From the Editors
Remembering and (Re)living: Probing the Collective and Individual Past
Stories are dynamic—told and heard, accepted and revered, rejected and rewritten by readers who draw from their experiences and understandings to garner meaning from the words on the page. In young adult texts—fiction and nonfiction, historical and contemporary and futuristic—this dynamism can encourage the critique of our collective past, helping us question assumptions about what came before and reconsider our responsibilities to the present and future.
These texts can also help us consider the adolescent experience across time and place and explore the similarities and differences that shape reality as young people navigate and draft their own coming of age stories. This universality can foster a connection to others and reinforce our shared existence as members of a human community. And yet, these texts can also give emotional reality to names, dates, and other factual information, letting us imagine the voices of those who lived in other places and times and who have sometimes been silenced in official accounts of history, ideally inspiring us to honor these voices and generate a better future. Through these stories, we might come to reject a single narrative and develop empathy for individuals we never knew—as well as those we did and do and will.
In this issue, we celebrate articles that explore the relationship between young adult literature, history, stories, and readers. “Past, Present, Story: A Conversation with Jennifer Donnelly and Christopher Paul Curtis” features a written exchange between two award-winning YA authors who share their perspectives on history, nostalgia, privilege, and truth as they relate to their work as writers of historical fiction.
In “The (Im)possibility of Objectivity: Narrating the Past in Young Adult Historiographic Metafiction,” Amy Cross draws upon two Australian historiographic metafictive texts, Into White Silence (Eaton, 2008) and The Lace Maker’s Daughter (Crew, 2005), to demonstrate how particular narrative strategies destabilize the relationship between history and fiction and the past and the present and can invite readers to consider their own roles as meaning makers—of history and of their individual selves.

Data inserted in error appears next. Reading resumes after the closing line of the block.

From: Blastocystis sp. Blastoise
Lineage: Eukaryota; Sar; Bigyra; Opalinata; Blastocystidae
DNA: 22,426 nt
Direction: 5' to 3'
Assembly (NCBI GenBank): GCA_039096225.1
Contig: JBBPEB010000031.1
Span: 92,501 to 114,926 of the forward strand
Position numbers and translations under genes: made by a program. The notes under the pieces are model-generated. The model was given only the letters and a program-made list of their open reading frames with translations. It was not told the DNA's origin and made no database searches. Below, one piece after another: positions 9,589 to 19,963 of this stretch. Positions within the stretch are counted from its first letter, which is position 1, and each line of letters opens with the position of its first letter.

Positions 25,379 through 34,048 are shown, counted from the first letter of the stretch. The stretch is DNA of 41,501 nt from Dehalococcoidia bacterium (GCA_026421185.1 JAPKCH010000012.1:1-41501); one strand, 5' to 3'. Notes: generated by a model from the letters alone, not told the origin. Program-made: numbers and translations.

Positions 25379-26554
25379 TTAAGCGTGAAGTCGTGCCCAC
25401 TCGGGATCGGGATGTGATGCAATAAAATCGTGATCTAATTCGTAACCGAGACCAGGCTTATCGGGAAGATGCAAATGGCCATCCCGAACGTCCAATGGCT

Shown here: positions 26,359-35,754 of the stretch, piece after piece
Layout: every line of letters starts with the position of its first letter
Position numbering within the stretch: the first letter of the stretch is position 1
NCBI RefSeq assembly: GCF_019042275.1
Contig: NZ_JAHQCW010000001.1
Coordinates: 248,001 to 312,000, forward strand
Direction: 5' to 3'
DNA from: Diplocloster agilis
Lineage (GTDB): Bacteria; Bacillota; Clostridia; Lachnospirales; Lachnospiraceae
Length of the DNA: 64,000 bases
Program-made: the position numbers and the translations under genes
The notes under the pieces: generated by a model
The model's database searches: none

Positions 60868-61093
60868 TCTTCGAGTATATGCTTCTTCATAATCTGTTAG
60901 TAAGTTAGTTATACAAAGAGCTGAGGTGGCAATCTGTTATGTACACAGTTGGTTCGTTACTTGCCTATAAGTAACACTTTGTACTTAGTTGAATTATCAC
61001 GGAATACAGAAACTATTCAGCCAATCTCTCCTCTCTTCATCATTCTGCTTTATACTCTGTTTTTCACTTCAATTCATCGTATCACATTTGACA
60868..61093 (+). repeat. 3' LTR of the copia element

In “Troubling Ideologies: Creating Opportunities for Students to Interrogate Cultural Models in YA Literature,” Sean P. Connors and Ryan M. Rish explain how young adult novels can expose readers to liberating ideologies and highlight existing power imbalances—but also reinforce the status quo. The authors explore whether or not YA literature is capable of reifying problematic ideologies about adolescents and their relationships to the people and the world around them.
Margaret Robbins, in her piece “Using Graphic Memoirs to Discuss Social Justice Issues in the Secondary Classroom,” analyzes how graphic memoirs can be used in high school classrooms to introduce and teach social justice issues through a critical literacy lens. Robbins provides educators with practical questions and learning activities to accompany Maus: A Survivor’s Tale by Art Spiegelman, Darkroom: A Memoir in Black and White by Lila Quintero Weaver, and A Game for Swallows by Zeina Abirached.